Inland Rail route crunch time | Video

Sydney meeting: Inland Rail route crunch time

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CRUNCH TIME: Landholders say Inland Rail routes across either the Condamine River floodplain or through the Felton Valley must be ruled out.

CRUNCH TIME: Landholders say Inland Rail routes across either the Condamine River floodplain or through the Felton Valley must be ruled out.

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Landholders say Inland Rail routes across either the Condamine River floodplain or through the Felton Valley must be ruled out.

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IT is crunch time for the Inland Rail, with landholders saying routes across either the Condamine River floodplain east of Millmerran or through the Felton Valley must be ruled out.

Instead, a new route must be decided: Likely to be either the existing rail corridor to near Warwick and across to Gowrie, or a relatively low impact route across forest country on the western side of the Condamine floodplain.

MORE READING: 'Inland Rail builder: We never said our flood modeling was flawed'.

The crunch will come at meeting in Sydney late on Tuesday afternoon when affected landholders led by Millmerran Rail Group chairman Wes Judd will demand Nationals leader Michael McCormack and deputy Nationals leader David Littleproud rule out either option.

A fly-through video showing of visualisation of what the Inland Rail's Border to Gowrie reference design could look like has been released.

Federal Member for Groom, John McVeigh, Senator Susan McDonald, and Federal Member for Parkes, Mark Coulton, are also expected to attend the meeting.

Mr Judd said the Australian Rail Track Corporation's proposal to build the Border to Gowrie section of the Melbourne to Brisbane inland rail project across the Condamine River floodplain was in disarray due to ARTC's own concessions of flawed flood modeling.

MORE READING: 'Flood modeling flaws 'of concern' says Inland Rail builder'.

MORE READING: 'Border to Gowrie section: Ride the Inland Rail'.

The meeting is also expected to hear from independent hydrologist Dr Sharmil Marker, who says he has identified major flaws in ARTC's modeling.

"Landholders have been telling the ARTC and the Australian Government for years that the route selection was flawed and flooding would be exacerbated if ARTC followed through with its plan," Mr Judd said.

"This meeting is critical. Our lives and our livelihoods are on hold. We want answers, not excuses.

"We hope this week's meeting will categorically rule out the Condamine River floodplains routes.

"We believe the Yelarbon to Gowrie route options via Millmerran and Mt Tyson or via Karara, Leyburn and Felton are too risky."

Mr Judd said ARTC has had years to get the planning of the Inland Rail route right.

"Only when local landholders and the advice of hydrological experts, engaged by local landholders, showed them the flaws and exposed them to the Senate Inquiry has ARTC admitted fault," Mr Judd said.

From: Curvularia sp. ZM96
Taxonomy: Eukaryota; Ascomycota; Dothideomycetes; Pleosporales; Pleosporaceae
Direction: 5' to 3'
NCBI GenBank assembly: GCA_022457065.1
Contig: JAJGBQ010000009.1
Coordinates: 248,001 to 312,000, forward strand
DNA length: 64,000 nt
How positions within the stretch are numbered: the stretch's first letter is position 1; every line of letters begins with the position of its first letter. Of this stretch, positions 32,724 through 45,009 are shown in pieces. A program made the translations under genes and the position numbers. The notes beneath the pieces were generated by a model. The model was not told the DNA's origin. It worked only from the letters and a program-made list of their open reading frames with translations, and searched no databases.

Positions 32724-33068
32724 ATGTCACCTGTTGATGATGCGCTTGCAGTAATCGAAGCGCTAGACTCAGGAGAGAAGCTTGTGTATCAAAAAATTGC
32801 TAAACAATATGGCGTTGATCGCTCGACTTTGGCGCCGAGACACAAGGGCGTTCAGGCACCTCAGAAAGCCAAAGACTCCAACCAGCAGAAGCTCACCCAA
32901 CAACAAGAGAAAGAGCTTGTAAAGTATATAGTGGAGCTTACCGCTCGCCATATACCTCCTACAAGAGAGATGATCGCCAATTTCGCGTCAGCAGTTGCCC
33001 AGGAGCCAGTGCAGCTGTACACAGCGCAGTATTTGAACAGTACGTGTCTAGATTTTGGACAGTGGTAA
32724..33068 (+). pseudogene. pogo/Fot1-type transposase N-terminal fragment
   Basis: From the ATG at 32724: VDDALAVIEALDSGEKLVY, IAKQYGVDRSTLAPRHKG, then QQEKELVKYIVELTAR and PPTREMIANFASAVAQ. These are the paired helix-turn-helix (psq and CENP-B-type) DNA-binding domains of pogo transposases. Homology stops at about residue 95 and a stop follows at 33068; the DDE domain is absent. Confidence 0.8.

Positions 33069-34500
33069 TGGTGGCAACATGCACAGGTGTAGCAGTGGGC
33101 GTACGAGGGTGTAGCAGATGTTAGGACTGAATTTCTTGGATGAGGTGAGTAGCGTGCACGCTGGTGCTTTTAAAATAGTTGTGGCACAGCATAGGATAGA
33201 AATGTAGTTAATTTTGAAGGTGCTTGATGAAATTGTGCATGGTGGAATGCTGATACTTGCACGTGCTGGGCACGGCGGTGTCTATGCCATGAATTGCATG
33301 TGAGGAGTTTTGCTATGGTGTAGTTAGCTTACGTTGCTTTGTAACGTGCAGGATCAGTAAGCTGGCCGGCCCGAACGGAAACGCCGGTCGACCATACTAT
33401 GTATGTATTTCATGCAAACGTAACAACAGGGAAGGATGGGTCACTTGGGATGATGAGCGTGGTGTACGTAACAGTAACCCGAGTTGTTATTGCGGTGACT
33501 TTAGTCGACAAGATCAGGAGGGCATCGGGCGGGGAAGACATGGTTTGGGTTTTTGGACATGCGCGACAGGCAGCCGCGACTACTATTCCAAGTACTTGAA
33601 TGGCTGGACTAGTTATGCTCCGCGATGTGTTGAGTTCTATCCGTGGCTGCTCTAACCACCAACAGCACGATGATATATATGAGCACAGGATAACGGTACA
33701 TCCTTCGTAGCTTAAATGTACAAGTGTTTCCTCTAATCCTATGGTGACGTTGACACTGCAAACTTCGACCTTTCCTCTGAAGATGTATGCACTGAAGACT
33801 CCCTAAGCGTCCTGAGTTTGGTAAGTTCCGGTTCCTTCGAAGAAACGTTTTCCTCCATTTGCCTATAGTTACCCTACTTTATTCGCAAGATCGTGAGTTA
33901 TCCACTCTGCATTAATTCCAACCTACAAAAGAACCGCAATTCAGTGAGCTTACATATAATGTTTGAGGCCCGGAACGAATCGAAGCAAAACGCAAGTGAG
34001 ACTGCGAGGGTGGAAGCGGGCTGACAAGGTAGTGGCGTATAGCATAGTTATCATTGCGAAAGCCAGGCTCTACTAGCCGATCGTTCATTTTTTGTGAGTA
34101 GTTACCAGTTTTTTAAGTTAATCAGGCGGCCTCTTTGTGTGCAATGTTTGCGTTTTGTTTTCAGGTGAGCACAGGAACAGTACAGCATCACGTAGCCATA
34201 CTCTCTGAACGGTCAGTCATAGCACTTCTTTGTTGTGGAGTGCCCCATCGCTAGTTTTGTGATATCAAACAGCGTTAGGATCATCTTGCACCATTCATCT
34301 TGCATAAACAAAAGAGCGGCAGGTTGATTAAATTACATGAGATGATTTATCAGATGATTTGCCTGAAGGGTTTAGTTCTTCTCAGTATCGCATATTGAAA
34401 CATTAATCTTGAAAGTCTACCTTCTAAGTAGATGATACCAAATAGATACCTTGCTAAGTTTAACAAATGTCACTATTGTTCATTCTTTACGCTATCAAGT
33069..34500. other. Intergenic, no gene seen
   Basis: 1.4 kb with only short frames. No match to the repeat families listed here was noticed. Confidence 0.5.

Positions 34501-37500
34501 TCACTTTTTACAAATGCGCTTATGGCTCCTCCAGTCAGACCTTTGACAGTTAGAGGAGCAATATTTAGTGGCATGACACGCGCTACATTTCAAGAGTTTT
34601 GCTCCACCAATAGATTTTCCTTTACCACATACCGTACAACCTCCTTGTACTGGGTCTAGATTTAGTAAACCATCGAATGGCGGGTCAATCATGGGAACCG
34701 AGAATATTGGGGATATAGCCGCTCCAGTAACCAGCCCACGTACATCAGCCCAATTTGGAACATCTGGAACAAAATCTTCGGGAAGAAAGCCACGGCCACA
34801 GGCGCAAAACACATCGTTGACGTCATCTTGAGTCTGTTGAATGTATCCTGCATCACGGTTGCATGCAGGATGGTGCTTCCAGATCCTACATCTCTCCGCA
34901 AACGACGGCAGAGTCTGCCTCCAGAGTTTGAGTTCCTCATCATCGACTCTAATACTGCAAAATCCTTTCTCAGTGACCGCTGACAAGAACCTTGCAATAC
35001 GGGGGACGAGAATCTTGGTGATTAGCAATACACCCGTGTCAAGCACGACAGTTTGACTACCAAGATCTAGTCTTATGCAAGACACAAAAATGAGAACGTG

"To continue with the proposed route would be an unmitigated disaster, expose Queenslanders to unnecessary risk and expose the Federal Government to unnecessary class actions."

ARTC issued a statement saying the organisation was not making assumptions about the outcomes of tomorrow's meeting in Sydney.

However, it was necessary to correct untruths about the Inland Rail project.

"We look forward to this opportunity to demonstrate our commitment to public safety through world-class science and engineering," the statement reads.

"ARTC has never stated that the flood modelling is flawed. The reporting on that matter is incorrect and continues to misrepresent ARTC's position on the matter."

That's despite a statement issued by ARTC and attributed to Inland Rail chief executive officer Richard Wankmuller on February 11, which says that past experiences in areas across the floodplain were not lining up with the modeling.

"We have to try figure out why that happened ... was there a piece of machinery that pushed the water differently that the model doesn't account for? Was there an embankment or a levee we didn't know about? Did somebody augment their property and build a temporary dam that we didn't know about?" the February 11 statement reads.

"That's why we talk to people. That's why we have to figure out exactly what was happening.

"We truly have to get this right and the only way to get it right is to talk to people and get the information they have."

The statement issued today (Monday) says should the modeling or ARTC's field investigations reveal any fatal flaw in regard to public safety then appropriate action will be taken.

"In the comprehensive modelling work that's already been conducted by world class experts, no such fatal flaw has been identified and we remain committed to working closely with affected landowners to ensure the approach, design and modelling is robust and informed by the best possible science, expertise and local knowledge," the statement says.

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